The Honda Civic was first introduced in 1972 as a subcompact car. It was designed to be an affordable and fuel-efficient vehicle, and it quickly became one of the most popular cars on the market. Over the years, it has become larger with each new generation and it’s currently classified as a mid-size car. The Honda Civic has kept up with the expanding waist sizes of North American customers.
In 2021 Honda introduced the 11th generation of their most popular car as a 2022 model year. 2022 marks 50 years of production of the Civic, with over 27 million units sold worldwide, giving the Civic a special place in the history books.
Last week I had the opportunity to review a 2022 Honda Civic Touring and see whether the Civic will be the best-selling car in Canada for the 24th consecutive year.
The 11th generation Honda Civic is offered as a sedan and a 4-door hatchback (or is that a 5-door?), the Civic Coupe is no more because of a lack of sales. I thought the Civic Coupe was quite sporty; it’s a shame it won’t be available anymore. However, the Civic SI and the Civic Type-R are still live and come with manual transmissions, which is great news for car enthusiasts.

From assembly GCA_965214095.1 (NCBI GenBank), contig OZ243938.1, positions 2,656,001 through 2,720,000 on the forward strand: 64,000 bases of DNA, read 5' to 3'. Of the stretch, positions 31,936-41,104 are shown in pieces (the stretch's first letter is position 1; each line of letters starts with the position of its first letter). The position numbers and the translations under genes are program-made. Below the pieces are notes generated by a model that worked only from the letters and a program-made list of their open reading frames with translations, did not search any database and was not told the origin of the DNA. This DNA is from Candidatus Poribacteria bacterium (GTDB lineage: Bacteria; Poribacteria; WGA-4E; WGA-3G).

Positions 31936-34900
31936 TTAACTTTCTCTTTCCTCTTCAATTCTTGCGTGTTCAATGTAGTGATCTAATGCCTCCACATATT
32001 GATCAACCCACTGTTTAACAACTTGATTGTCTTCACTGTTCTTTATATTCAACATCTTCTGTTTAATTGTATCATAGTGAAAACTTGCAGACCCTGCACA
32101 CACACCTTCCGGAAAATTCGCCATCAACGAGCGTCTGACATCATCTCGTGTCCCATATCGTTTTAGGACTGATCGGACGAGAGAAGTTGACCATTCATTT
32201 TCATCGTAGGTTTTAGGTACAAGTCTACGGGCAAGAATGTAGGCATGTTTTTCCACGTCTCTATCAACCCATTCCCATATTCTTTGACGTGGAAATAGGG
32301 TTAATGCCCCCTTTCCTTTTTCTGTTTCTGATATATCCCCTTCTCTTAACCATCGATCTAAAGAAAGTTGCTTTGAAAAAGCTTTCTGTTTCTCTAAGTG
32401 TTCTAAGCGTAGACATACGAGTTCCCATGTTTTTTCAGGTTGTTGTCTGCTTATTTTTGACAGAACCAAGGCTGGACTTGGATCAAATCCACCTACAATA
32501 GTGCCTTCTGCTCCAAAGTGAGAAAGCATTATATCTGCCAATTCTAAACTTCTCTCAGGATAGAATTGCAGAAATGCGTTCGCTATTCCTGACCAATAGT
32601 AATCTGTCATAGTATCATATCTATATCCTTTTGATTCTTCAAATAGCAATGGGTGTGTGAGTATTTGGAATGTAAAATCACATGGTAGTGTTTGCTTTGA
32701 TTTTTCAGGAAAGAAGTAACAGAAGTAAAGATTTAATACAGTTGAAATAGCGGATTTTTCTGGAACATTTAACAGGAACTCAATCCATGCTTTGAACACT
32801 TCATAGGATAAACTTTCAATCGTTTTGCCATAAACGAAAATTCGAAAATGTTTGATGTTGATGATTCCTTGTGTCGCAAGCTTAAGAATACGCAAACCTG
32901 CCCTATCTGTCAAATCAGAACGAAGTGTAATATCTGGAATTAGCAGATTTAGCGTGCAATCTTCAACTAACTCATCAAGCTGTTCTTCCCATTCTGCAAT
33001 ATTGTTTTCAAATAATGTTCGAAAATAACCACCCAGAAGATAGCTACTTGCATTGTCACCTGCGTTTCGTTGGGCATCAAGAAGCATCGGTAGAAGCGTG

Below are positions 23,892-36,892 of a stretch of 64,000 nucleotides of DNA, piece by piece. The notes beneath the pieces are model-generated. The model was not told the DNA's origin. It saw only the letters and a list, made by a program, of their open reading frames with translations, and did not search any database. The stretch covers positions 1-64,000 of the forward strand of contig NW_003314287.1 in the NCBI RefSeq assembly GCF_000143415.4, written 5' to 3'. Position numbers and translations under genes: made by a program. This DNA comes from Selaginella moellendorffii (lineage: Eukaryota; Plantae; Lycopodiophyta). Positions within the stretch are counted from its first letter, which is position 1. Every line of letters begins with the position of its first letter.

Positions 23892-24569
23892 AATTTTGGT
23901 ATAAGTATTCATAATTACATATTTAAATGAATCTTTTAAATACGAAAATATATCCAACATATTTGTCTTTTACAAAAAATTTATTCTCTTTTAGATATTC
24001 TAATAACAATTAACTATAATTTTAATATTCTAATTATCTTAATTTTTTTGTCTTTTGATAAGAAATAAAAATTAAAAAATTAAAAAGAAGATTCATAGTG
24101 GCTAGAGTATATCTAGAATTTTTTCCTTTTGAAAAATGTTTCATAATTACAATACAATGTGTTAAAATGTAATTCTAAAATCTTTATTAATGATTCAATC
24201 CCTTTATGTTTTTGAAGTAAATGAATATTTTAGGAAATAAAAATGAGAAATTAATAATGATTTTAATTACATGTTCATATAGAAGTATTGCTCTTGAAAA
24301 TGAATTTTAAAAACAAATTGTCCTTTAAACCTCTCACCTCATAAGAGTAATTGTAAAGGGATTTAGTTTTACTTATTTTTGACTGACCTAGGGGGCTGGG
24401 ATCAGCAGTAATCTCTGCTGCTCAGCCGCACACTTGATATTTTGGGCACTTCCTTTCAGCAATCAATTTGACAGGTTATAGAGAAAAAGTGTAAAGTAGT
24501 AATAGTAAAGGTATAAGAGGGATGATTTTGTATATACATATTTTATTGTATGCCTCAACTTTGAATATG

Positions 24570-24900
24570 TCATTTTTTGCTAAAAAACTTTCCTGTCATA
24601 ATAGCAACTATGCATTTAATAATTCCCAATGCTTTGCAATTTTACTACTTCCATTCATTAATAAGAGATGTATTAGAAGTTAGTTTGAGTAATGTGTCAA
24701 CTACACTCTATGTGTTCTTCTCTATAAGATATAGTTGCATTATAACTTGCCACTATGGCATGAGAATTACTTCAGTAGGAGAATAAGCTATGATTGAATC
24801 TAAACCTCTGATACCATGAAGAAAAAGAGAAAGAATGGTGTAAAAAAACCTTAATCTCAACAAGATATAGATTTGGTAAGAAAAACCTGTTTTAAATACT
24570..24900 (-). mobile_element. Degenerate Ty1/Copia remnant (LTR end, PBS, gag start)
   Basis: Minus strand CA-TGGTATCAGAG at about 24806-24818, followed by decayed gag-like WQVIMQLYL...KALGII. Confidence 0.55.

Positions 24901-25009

In Canada, prices for the 2022 Honda Civic LX sedan start at $25,370 and top out at $31,970 for the Civic Touring and $33,750 for the Civic SI. Tack on $1,780 for Freight & PDI. Below is a list of all the trims and prices.
The 2022 Civic hatchback comes in three trims: The LX has a starting price of $28,650, the Civic Sport starts at $32,150, and the Civic Sport Touring has a starting price of $35,650.
Like the previous generation Honda Civic, the 11th generation Civic is offered with two engine choices: A naturally aspirated 2.0-liter 4-cylinder, producing 158 horsepower at 6,500 rpm and 138 pound-feet of torque at 4,200 rpm. These are the exact power figures for the outgoing model we reviewed here. This engine is available on the LX, EX, and Sport trims.
The other engine is a turbocharged 1.5-liter 4-cylinder, producing 180 horsepower at 6,000 rpm and 177 pound-feet of torque between 1,700 to 4,500 rpm. This engine is available on the Touring and SI trims; however, in the SI trim, the engine produces 200 horsepower and 192 pound-feet of torque.
If you’re looking for more power, you can wait for the Civic Type-R, which is still alive and kicking, featuring new looks and even more power than before. The 2022/2023 Honda Civic Type-R will be powered by a 2.0-liter 4-cylinder turbocharged engine, producing 315 horsepower at 6,500 rpm and 310 pound-feet of torque between 2,600 to 4,000 rpm. The only available transmission will be a 6-speed manual.